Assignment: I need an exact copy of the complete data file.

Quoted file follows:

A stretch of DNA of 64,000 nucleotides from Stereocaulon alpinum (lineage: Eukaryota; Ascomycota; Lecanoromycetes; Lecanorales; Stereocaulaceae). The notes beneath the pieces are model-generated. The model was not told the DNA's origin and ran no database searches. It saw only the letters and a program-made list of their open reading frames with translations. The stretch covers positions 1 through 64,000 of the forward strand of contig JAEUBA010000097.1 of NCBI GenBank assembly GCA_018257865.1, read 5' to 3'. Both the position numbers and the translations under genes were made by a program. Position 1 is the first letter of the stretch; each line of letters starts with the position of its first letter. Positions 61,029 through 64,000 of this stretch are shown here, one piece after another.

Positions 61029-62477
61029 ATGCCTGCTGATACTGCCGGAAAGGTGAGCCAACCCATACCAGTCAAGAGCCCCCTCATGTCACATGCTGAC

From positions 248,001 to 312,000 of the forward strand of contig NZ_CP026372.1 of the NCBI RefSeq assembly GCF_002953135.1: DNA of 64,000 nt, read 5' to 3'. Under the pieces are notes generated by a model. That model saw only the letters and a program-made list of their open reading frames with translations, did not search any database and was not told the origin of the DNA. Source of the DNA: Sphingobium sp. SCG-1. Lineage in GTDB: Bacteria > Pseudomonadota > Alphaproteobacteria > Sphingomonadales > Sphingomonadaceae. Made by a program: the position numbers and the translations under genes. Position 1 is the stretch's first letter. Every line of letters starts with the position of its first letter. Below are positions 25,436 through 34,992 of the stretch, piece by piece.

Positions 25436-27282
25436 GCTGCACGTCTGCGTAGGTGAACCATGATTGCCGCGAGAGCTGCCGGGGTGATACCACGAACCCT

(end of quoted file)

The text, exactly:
A stretch of DNA of 64,000 nucleotides from Stereocaulon alpinum (lineage: Eukaryota; Ascomycota; Lecanoromycetes; Lecanorales; Stereocaulaceae). The notes beneath the pieces are model-generated. The model was not told the DNA's origin and ran no database searches. It saw only the letters and a program-made list of their open reading frames with translations. The stretch covers positions 1 through 64,000 of the forward strand of contig JAEUBA010000097.1 of NCBI GenBank assembly GCA_018257865.1, read 5' to 3'. Both the position numbers and the translations under genes were made by a program. Position 1 is the first letter of the stretch; each line of letters starts with the position of its first letter. Positions 61,029 through 64,000 of this stretch are shown here, one piece after another.

Positions 61029-62477
61029 ATGCCTGCTGATACTGCCGGAAAGGTGAGCCAACCCATACCAGTCAAGAGCCCCCTCATGTCACATGCTGAC

From positions 248,001 to 312,000 of the forward strand of contig NZ_CP026372.1 of the NCBI RefSeq assembly GCF_002953135.1: DNA of 64,000 nt, read 5' to 3'. Under the pieces are notes generated by a model. That model saw only the letters and a program-made list of their open reading frames with translations, did not search any database and was not told the origin of the DNA. Source of the DNA: Sphingobium sp. SCG-1. Lineage in GTDB: Bacteria > Pseudomonadota > Alphaproteobacteria > Sphingomonadales > Sphingomonadaceae. Made by a program: the position numbers and the translations under genes. Position 1 is the stretch's first letter. Every line of letters starts with the position of its first letter. Below are positions 25,436 through 34,992 of the stretch, piece by piece.

Positions 25436-27282
25436 GCTGCACGTCTGCGTAGGTGAACCATGATTGCCGCGAGAGCTGCCGGGGTGATACCACGAACCCT